Stories of the Impact of China’s Belt & Road Initiative
When governments and investors shake hands on megaprojects, analyzing the costs and benefits on macro scales, it is easy to miss the smaller voices. The fisherfolks living downstream of a river choked by dams. The indigenous communities forced to move out from their ancestral homes. The young girl working in slave-like conditions. The people losing their identity and culture. One could even say that these voices are being buried. They are inconvenient to the calculations. We have seen all these happen at an alarming scale particularly with the megaprojects proposed under China’s Belt & Road Initiative (BRI), an epic global scheme financed by China to develop infrastructure in other countries and create linkages across the world.
Innovation for Change – East Asia’s interaction with rural communities and indigenous peoples over the past few years have allowed us to witness the impacts of Chinese investment in the region. While many of our governments courting Chinese investment in our countries claim the impacts are positive, and that the projects are green and clean, we have been hearing different stories. Stories of the loss of livelihood, land, and identity. Stories of the negative and tragic impacts on rural communities and the environment. Stories of peoples struggling to be heard.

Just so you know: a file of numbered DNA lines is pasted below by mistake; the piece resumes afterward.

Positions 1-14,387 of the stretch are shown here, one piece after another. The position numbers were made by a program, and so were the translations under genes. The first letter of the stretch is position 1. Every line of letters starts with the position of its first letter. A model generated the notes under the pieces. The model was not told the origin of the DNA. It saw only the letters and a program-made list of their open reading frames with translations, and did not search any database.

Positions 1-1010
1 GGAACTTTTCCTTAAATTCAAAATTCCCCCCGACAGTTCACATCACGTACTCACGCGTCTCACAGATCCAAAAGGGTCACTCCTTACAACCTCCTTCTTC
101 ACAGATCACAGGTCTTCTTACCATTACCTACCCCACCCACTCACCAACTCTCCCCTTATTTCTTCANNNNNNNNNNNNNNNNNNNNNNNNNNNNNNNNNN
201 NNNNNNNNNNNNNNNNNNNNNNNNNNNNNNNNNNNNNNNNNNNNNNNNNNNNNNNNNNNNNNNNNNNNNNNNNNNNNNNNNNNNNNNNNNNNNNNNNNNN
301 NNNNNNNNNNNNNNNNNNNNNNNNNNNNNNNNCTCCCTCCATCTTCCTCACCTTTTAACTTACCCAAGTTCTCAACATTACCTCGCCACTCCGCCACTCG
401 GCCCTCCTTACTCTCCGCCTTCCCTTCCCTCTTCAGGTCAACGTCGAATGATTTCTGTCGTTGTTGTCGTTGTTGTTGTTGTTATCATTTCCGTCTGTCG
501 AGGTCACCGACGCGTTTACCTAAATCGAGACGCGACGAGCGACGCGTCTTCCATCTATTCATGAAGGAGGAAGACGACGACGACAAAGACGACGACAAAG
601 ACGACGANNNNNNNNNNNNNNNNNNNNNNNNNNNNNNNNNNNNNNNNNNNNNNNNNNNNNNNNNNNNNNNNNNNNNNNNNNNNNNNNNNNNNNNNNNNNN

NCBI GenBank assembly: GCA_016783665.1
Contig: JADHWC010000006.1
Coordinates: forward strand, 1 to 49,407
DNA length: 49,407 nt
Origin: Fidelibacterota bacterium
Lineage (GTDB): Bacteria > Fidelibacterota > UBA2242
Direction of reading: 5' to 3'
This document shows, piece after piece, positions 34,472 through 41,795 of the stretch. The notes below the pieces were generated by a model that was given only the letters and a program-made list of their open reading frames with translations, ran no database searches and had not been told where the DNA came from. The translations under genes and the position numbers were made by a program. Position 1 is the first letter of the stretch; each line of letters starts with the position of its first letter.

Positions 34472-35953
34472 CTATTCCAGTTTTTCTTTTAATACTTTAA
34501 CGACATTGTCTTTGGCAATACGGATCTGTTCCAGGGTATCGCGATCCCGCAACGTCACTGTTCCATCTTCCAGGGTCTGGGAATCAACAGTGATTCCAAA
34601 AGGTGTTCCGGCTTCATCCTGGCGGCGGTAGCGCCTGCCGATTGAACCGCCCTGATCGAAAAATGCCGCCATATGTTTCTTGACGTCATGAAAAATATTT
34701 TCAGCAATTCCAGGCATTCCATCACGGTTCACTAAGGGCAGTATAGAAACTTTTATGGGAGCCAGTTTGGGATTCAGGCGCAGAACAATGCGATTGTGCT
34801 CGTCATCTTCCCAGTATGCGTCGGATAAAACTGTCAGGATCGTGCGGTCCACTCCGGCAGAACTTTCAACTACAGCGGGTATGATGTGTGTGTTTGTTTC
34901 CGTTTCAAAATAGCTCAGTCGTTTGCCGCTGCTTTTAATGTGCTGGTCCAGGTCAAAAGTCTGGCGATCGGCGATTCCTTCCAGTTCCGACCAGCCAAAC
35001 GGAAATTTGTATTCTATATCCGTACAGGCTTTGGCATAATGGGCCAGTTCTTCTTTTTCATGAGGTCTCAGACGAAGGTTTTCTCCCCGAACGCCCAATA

Through this project, I4C-EA hopes to enable these communities to speak for themselves. ‘Stories of the Impact of China’s BRI’ features eight stories about communities who are severely impacted by projects that fall under China’s BRI or other Chinese-led development. For each story, we brought together a local community partner and an artist/storyteller. The local community partner did the research and analysis of the issues at stake for their community. After that, the artist/storyteller, with the guidance of a story curator, turned the research into a story. Featuring stories from Cambodia, Laos, Malaysia, Myanmar, the Philippines, Thailand, and Vietnam, this project aims to show the range of adverse impacts brought on by developments that do not listen to the concerns of the affected communities. In amplifying their voices, we hope they can be heard.
— August 2021
(Cover image: detail from artwork by Aldy)